1t will be noted that line and station number changes do not adversely effect the assignment of frequently called telephone numbers to the ten codes since the output of the ADM equipment, which is stored in the register, is processed by the oce code and number group translators.

After the call is detected, the noted transfer of these multi-digit numbers to the register is elTected and a connection is thereafter completed, the ADM equipment, the detector and the register apparatus are released and the calling station S1 is connected to the desired line.

Referring now to FIGS. 2 and 3, a detailed description of the abbreviated dialing matrix ADM and the associated detector DET will be given.

In FIG. 2 of the drawings, the rst two lines L1111 and 1.1112 and the last line L9999 of the 10,000 line omce are indicated as lines participating in the two-digit dialing repertoire service. A separate line circuit LC, together with their associated sleeve or control conductor S1111, S1112 and S9999, is shown for each of these lines. Each ot these sleeve conductors has ten sections of seven resistors connected thereto through a separate isolating resistor, IR@ to 1R9. Those ten sections of resistors correspond respectively to the second digit of the ten twodigit code numbers.

PEG. 2 also discloses seven groups of digit busbars, A, B, X, TH, H, T and U which correspond respectively to the three-digit oliice code and the four digit local number. Each of these groups of busbars include ten individual busbars which correspond respectively to the digit values 0-9.

Assume that the subscriber at line L1111 has assigned the seven-digit director number 210-9191 to the code number 90, the seven-digit directory number 500-0009 to code number 91, and other seven-digit numbers to the remaining two-digit code numbers. The telephone company, by jumper J1, interconnects the rst section of the resistor matrix `associated with sleeve conductor S1111 to the busbars which correspond to the seven-digit nurnber assigned code 90. Similarly, the second section of the resistor matrix associated with sleeve conductor S1111 is connected, by jumper J2 to the busbars which correspond to the telephone number assigned code 91. The remaining sections of the resistor matrix groups are jumper-connected to the busbars corresponding to the multi-digit numbers assigned the two digit code numbers 92-99. Since the number 210-9191 is assigned code number 90, the seven resistors in the first section of the resistor matrix are connected to the seven sets of busbars. The rst conductor in jumper I1 is assigned the third busbar in the A group of busbars since the lirst digit is a 2. The second conductor is connected to the second busbar in the B group of busbars since the second digit is 1. The remaining conductors of jumper J1 are connected to other busbars in accordance with the remaining digits in the telephone number 210-9191. In the same manner, the individual conductors in jumper J2 are connected.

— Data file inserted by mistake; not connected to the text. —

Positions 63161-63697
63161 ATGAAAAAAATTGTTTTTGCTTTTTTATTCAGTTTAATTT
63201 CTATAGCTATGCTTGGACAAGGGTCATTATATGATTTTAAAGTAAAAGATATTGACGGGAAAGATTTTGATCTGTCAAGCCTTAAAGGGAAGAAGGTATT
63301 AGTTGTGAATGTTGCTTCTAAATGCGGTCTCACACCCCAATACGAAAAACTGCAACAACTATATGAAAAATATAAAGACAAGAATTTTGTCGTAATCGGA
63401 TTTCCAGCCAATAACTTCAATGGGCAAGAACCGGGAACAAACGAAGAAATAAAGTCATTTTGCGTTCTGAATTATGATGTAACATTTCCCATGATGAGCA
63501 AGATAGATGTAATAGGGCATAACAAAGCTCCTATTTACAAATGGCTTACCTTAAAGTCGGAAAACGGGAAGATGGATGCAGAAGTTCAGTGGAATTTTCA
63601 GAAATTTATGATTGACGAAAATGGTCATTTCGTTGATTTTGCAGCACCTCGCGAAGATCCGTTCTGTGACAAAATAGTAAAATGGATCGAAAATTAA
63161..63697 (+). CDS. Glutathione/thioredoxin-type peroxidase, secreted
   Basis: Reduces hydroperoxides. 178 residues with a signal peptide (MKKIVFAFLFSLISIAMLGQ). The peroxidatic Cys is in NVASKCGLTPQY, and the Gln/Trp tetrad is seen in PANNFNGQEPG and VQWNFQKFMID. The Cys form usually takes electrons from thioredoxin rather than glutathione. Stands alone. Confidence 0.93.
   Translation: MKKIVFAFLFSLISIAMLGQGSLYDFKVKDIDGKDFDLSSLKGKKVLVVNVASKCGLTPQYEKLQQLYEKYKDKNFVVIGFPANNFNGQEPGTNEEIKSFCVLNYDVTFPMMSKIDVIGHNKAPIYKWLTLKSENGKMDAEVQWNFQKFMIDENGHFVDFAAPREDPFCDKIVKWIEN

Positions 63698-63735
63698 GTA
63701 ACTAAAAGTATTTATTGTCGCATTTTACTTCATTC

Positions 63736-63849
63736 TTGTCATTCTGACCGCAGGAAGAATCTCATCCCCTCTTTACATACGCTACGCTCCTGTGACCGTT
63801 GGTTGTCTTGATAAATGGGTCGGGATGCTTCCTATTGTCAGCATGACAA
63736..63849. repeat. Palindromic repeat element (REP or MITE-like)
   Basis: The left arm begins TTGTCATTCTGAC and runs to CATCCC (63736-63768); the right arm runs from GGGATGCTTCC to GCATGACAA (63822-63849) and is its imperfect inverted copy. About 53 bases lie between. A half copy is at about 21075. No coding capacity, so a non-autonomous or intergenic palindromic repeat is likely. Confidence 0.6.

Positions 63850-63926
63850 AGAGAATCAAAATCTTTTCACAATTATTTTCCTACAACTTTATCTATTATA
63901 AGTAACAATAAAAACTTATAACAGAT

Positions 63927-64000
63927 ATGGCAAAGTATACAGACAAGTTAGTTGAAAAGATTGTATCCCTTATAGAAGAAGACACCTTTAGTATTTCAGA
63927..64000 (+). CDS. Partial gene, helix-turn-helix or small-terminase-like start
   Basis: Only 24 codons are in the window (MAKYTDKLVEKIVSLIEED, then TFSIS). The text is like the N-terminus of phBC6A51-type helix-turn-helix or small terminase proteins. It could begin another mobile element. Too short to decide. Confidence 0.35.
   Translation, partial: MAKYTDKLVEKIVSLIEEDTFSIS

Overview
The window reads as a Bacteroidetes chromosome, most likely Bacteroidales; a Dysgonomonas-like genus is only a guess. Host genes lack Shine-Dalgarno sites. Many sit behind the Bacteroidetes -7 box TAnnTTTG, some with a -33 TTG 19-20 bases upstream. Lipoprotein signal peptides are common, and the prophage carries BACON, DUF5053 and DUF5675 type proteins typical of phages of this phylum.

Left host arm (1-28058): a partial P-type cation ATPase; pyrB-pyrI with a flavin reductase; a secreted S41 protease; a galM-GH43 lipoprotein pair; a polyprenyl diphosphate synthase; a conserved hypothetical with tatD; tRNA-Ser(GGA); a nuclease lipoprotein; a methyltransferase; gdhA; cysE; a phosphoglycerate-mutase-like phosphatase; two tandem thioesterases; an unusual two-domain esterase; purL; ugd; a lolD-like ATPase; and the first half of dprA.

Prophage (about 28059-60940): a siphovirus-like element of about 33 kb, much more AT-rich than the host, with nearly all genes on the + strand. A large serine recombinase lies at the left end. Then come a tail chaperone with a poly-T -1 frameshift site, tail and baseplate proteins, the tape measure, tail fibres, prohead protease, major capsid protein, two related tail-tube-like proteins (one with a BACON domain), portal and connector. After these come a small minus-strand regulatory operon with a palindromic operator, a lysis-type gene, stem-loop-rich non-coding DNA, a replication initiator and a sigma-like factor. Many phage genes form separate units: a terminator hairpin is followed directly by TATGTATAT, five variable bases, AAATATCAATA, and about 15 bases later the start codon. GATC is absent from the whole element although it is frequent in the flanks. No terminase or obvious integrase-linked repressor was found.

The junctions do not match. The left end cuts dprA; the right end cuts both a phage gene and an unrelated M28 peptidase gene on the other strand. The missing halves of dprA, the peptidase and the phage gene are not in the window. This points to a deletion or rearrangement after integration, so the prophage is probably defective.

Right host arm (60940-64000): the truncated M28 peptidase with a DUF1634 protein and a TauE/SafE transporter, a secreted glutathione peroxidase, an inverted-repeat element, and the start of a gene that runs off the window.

Jumpers J3 and J4 are'shown associated with lines L1112 and 1,9999, respectively. Jumper J3 is shown to correspond to the code digit (directory number 5 10- 0010) While Jumper J4 is shown associated with the code number 91 (directory number 411-9009). While each of the lines are shown connected to diterent busbars, 1t is possible that two separate subscribers would assign the same code to the same telephone number. In that case, the same busbars 'would be connected to the same group of resistors associated with each of these lines.

Ten matrix relays X0 through X9 are associated with the matrix ADM and are controlled from the register REG. Relay X0 operates in response to the dialing of the digit O of the two-digit code number 90; relay X1 operates in response to the dialing of the two digit code number 91; and relay X9 operates in response to the dialing of the two-digit code number 99. Contacts of each of these relays normally maintain a ground potential through a rectifier on each of the respective conductors XCO, 'XC1 and XC9 which are connected in common to all of the respectively corresponding resistor matrices sections associated with each line participating in this repertoire dialing service. Thus, the first resistor matrix section of each of the lines L1111, L1112 and L9999 are connected in common through rectier D0 to ground through break contacts of relay X0. Similarly, the second resistor matrix section of each of these lines areconnected in common through rectifier D1 to ground through contacts on relay X1.

In the normal condition when none of the matrix relays X0-X9 are operated, each of the isolating resistors, IRO-IR9, associated with each line are maintained at ground potential through a rectitier. When tone appears on the sleeves of any of these lines, it is shunted to ground on the negative or positive half cycles, as determined by the polarity 0f the rectiers Ddl-D9. Accordingly, on every repertoire type call, tone frequency of a predetermined polarity appears on the output of the seven resistors in each matrix section. This tone frequency is extended to the bus-bars according to the connections of the conductors in the jumpers .l1-I4.

When any one of the matrix relays X0-X9 is operated, ground potential is removed from the corresponding one of the common conductors XCtl-XC9. This permits both the negative and positive half cycles of the tone frequency appearing on the sleeve conductors S1111- S9999 to be passed through the resistor matrix section that corresponds to the relay operated. Thus, both half cycles of the tone frequency appears on certain busbars in accordance with (l) the jumpering connections, (2) the resistor matrix section associated with the operated matrix relay and (3) the particular sleeve conductor to which the tone is applied.